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Goldman Sachs (GS) director Bill George was recently discussed in the Guardian for his assertion that GS employees are similar to star athletes and thus deserve to be compensated accordingly. This assertion demonstrates that George has no true understanding of the benefit GS and other Too Big to Fail ("TBTF") institutions have over other participants in the industry. GS, in particular, due to its reliance on trading, may benefit the most of TBTF institutions.

George conveniently ignores the fact that GS is deemed TBTF and is thus backed by tax payers, whereby the company can aggressively gamble with no significant consequence. This can be of particular benefit to GS because its financing costs are cheaper than comparable financial institutions. In addition, because GS relies significantly on its principal trading, the benefit of being a TBTF institution exceeds that of other TBTF competitors. GS may enjoy a 1-2% benefit compared to non-TBTF financial institutions for financing costs.

For example, assume GS and a non-TBTF trading firm both have $1B in equity that they intend to deploy on a leveraged basis. GS, due to tax payer largesse, can obtain financing for this capital at 4% while the non-TBTF must pay 200 basis points more or 6%. This means that the non-TBTF firm can leverage that $1B in equity by about 9.0x or $9B, working with a total of $10B in capital with funding costs of $540MM ($9B x 6%). In contrast, GS can lever their equity by a factor of 13.5x, raising 50% more in financing simply due to its status as TBTF as its funding costs would be identical ($13.5B x 4%) due to GS's TBTF status.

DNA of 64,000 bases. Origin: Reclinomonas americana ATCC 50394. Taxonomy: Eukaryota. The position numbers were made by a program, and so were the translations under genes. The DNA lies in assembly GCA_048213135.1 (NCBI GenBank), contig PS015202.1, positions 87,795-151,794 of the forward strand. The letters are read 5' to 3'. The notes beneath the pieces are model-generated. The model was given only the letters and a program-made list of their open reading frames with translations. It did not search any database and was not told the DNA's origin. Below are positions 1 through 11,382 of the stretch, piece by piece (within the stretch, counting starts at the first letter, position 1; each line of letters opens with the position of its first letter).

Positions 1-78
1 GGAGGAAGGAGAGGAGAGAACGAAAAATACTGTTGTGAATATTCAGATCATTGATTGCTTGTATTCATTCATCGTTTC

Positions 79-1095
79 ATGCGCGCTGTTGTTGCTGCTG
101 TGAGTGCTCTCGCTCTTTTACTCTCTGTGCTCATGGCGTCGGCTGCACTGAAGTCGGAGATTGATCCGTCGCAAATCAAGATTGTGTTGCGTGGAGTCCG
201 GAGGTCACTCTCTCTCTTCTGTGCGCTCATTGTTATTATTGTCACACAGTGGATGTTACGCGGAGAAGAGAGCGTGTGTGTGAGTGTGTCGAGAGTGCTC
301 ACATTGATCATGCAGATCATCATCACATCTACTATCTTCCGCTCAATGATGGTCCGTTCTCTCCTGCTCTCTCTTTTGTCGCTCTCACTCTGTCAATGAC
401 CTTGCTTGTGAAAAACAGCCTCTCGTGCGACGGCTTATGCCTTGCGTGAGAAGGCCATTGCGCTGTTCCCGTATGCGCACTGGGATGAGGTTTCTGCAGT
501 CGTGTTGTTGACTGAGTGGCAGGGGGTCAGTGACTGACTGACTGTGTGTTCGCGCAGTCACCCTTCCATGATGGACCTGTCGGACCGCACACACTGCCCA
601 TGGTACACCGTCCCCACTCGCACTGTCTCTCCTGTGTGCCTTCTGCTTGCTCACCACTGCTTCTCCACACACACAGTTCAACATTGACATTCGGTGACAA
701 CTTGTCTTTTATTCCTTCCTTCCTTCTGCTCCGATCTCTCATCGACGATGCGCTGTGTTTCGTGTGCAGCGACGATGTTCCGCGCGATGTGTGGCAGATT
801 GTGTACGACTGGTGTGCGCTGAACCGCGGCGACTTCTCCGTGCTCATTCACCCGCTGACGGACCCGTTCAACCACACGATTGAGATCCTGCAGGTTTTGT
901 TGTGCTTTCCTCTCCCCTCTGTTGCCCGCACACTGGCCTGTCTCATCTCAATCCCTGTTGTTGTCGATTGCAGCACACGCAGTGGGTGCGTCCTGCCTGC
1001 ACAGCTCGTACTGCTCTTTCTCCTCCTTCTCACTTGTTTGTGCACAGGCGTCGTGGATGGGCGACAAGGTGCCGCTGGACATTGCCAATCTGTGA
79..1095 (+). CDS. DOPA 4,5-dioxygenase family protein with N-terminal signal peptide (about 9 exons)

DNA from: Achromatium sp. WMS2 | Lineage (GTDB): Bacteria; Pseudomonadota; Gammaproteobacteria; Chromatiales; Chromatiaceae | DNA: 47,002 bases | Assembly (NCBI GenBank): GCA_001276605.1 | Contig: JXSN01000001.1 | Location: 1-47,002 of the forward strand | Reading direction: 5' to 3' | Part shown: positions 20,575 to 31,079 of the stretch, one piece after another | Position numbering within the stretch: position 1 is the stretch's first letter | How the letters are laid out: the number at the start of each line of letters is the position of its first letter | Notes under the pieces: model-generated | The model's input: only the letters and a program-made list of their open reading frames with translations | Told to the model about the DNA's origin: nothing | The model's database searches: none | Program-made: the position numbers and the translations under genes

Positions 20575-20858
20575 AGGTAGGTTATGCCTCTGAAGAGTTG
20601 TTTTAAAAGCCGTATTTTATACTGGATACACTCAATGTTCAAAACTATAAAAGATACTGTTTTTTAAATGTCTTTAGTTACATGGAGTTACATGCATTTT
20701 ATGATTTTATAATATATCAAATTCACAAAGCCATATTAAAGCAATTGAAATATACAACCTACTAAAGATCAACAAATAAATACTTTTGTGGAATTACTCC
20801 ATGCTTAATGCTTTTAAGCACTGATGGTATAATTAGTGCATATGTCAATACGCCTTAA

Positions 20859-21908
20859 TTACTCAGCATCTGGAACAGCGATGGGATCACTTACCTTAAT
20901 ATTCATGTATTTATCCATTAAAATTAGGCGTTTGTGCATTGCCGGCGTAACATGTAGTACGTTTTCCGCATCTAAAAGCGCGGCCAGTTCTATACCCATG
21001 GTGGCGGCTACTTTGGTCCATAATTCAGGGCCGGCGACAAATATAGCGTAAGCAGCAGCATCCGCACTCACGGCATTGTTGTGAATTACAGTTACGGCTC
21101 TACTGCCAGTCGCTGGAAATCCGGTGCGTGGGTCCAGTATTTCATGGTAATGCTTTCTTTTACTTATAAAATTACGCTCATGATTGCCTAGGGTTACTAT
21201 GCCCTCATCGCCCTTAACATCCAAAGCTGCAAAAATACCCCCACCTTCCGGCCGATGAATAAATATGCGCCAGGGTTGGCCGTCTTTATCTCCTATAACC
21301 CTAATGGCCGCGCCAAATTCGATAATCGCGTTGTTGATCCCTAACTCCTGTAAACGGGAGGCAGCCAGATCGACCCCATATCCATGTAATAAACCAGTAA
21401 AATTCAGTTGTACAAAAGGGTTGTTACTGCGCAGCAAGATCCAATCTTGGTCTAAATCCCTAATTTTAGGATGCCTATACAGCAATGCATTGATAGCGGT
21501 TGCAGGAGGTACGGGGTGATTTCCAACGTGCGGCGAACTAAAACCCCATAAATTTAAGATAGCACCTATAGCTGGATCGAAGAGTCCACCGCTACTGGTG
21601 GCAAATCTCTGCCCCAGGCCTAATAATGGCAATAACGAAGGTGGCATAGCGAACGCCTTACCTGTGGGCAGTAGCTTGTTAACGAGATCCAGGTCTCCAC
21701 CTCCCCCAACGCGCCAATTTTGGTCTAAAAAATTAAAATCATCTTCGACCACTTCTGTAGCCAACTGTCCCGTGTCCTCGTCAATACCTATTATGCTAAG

Now assume both firms have similarly skilled traders and deploy their raised capital and both earn 15% on it in one year. For GS, the value of its total capital would be $16.7B while the non-TBTF firm would have a capital account value of $11.5B. Both firms pay back the debt, with GS repaying the $13.5B it raised and the non-TBTF repaying the $9B it raised along with the same funding costs of $540MM for both institutions. GS's equity account has increased from $1B to $2.64B ($16.7B - $13.5B - $0.54) while the non-TBTF firm has an equity value of $1.96B ($11.5B - $9B - $0.54).

The non-TBTF firm generated the same return as GS yet due to GS enjoying TBTF status, its lower funding costs allow it to obtain much cheaper financing. Consequently, GS traders have generated a 164% return off their firm equity while the same skilled non-TBTF traders generated a 96% return. GS directors and apologists want us to believe that this spread is due to talent but it's clearly due to tax payer largess represented by lower funding costs. At year-end, when outsized compensation is distributed to GS traders, a good portion is simply due to the TBTF status whereby US taxpayers backed GS trades.

For some reason George thinks this equates to talent when it clearly equates to "favored status." GS not only employs some smart people but has benefited from a number of former executives employed across a variety of government institutions. For example, during the market meltdown in fall of 2008, then-Treasury secretary Hank Paulson was reported to have spoken frequently with GS CEO Lloyd Blankfein. Additionally, former GS Chairman Stephen Friedman served as Chairman of the NY Federal Reserve when key discussions were held regarding how to address counter party payments related to AIG and related parties such as GS (Friedman also bought stock in GS at this time).

If George wishes to compare GS employees to athletes, he should draw the comparison in a more accurate light. For example, would Manny Pacquiao be considered that much better if every opponent he faced had to tie their hands behind their back? Would Roger Federer be considered much more talented if he was allowed to use the entire tennis court (doubles alleys) while opponents couldn't? Essentially, GS's level of talent is the equivalent of allowing Tiger Woods to play every hole on a golf course 100 yards away while opponents must play each hole from the official tee off location and then pay Tiger 50% more than his opponents when he wins a rigged game.

AUTHOR'S DISCLOSURE: NONE

Source: Goldman Sachs's Director Conveniently Misses the Point